We're unable to sign you in at this time. Please try again in a few minutes.
We were able to sign you in, but your subscription(s) could not be found. Please try again in a few minutes.
There may be a problem with your account. Please contact the AMA Service Center to resolve this issue.
Contact the AMA Service Center:
Telephone: 1 (800) 262-2350 or 1 (312) 670-7827  *   Email: subscriptions@jamanetwork.com
Error Message ......
Article |

Predictors of Sunscreen Use in Childhood

Raezelle Zinman, MD, FRCPC; Stacey Schwartz, MD, FRCPC; Kevin Gordon, MD, FRCPC; Eleanor Fitzpatrick, BSc, RN; Carol Camfield, MD, FRCPC
Arch Pediatr Adolesc Med. 1995;149(7):804-807. doi:10.1001/archpedi.1995.02170200094015.
Text Size: A A A
Published online


Objective:  To identify risk factors predictive of sunscreen use in children.

Design:  Cross-sectional review of convenience sample.

Setting:  Emergency department of a regional referral pediatric hospital.

Subjects:  Nine hundred twenty-five parents of children presenting to the emergency department in August 1993.

Main Outcome Measures:  Parental risk factors assessed were use of sunscreen, tanning behaviors, previous blistering sunburn, knowledge of cancer risk related to sunburn and sun protection factor definition, education level, and other health-promoting behaviors. The parents were asked about perceived risk for their child's being sunburned in the next month or development of skin cancer in their lifetime, as well as an estimation of safe sun exposure time for their child. Child risk factors included a history of previous painful sunburn and parental assessment of their child's skin type based on susceptibility to sunburn.

Results:  Eighty-four percent of parents reported that their children had used sunscreen at least once in the previous 2 months. The use of sunscreen in children younger than 1 year was 54%, from 1 to 12 years of age was 91%, and older than 12 years was 68%. Factors associated with increased likelihood of sunscreen use were age of 1 to 12 years, parental use of sunscreen, estimation of safe sun exposure of less than 30 minutes, description of child skin type as burns "sometimes," "easily," or "always," and correct definition of sun protection factor. Application of a multivariate model yielded a sensitivity of 96%, specificity of 36%, and positive predictive value of sunscreen use of 89%.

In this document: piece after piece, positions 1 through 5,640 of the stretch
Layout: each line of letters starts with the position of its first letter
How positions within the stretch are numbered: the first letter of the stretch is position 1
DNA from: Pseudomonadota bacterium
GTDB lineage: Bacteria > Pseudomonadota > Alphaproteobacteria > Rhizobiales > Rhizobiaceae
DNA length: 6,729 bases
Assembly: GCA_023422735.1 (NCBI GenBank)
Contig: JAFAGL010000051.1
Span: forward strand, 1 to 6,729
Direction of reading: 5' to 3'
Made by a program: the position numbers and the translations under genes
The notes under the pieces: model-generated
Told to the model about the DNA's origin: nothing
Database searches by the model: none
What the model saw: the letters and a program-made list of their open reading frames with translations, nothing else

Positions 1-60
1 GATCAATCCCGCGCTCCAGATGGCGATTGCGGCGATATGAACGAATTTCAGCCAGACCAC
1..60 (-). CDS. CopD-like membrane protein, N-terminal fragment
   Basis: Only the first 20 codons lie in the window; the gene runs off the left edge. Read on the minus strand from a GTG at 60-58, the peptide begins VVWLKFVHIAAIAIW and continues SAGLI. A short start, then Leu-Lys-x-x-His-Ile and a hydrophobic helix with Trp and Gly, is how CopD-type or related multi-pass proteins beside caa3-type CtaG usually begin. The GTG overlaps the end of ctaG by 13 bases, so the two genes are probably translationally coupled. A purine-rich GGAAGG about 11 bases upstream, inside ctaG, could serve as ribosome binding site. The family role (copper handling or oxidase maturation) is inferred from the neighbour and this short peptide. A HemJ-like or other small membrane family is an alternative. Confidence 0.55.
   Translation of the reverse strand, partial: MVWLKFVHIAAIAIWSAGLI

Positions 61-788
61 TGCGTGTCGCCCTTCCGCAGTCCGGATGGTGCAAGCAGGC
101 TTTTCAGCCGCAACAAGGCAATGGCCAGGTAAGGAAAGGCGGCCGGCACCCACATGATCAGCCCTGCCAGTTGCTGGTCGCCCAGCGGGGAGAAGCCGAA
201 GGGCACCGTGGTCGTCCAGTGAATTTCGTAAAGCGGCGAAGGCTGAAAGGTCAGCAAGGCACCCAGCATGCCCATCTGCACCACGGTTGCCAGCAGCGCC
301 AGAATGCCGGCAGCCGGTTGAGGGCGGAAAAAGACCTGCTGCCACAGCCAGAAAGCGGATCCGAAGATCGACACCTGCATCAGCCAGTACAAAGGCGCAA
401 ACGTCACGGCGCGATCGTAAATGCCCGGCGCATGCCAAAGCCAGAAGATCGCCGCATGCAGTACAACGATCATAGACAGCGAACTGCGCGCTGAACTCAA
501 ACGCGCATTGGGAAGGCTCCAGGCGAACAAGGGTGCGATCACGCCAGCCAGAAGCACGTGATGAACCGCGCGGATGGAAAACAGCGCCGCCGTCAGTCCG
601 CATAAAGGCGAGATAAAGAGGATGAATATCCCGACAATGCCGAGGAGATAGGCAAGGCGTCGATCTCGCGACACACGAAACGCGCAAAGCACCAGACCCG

Conclusions:  Sunscreen use in parents is predictive of use in their children and relates more to experience with sunburn than with concerns about future skin cancer risk.(Arch Pediatr Adolesc Med. 1995;149:804-807)


Sign in

Purchase Options

• Buy this article
• Subscribe to the journal
• Rent this article ?





Also Meets CME requirements for:
Browse CME for all U.S. States
Accreditation Information
The American Medical Association is accredited by the Accreditation Council for Continuing Medical Education to provide continuing medical education for physicians. The AMA designates this journal-based CME activity for a maximum of 1 AMA PRA Category 1 CreditTM per course. Physicians should claim only the credit commensurate with the extent of their participation in the activity. Physicians who complete the CME course and score at least 80% correct on the quiz are eligible for AMA PRA Category 1 CreditTM.
Note: You must get at least of the answers correct to pass this quiz.
Please click the checkbox indicating that you have read the full article in order to submit your answers.
Your answers have been saved for later.
You have not filled in all the answers to complete this quiz
The following questions were not answered:
Sorry, you have unsuccessfully completed this CME quiz with a score of
The following questions were not answered correctly:
Commitment to Change (optional):
Indicate what change(s) you will implement in your practice, if any, based on this CME course.
Your quiz results:
The filled radio buttons indicate your responses. The preferred responses are highlighted
For CME Course: A Proposed Model for Initial Assessment and Management of Acute Heart Failure Syndromes
Indicate what changes(s) you will implement in your practice, if any, based on this CME course.


Some tools below are only available to our subscribers or users with an online account.

0 Citations

Sign in

Purchase Options

• Buy this article
• Subscribe to the journal
• Rent this article ?

Related Content

Customize your page view by dragging & repositioning the boxes below.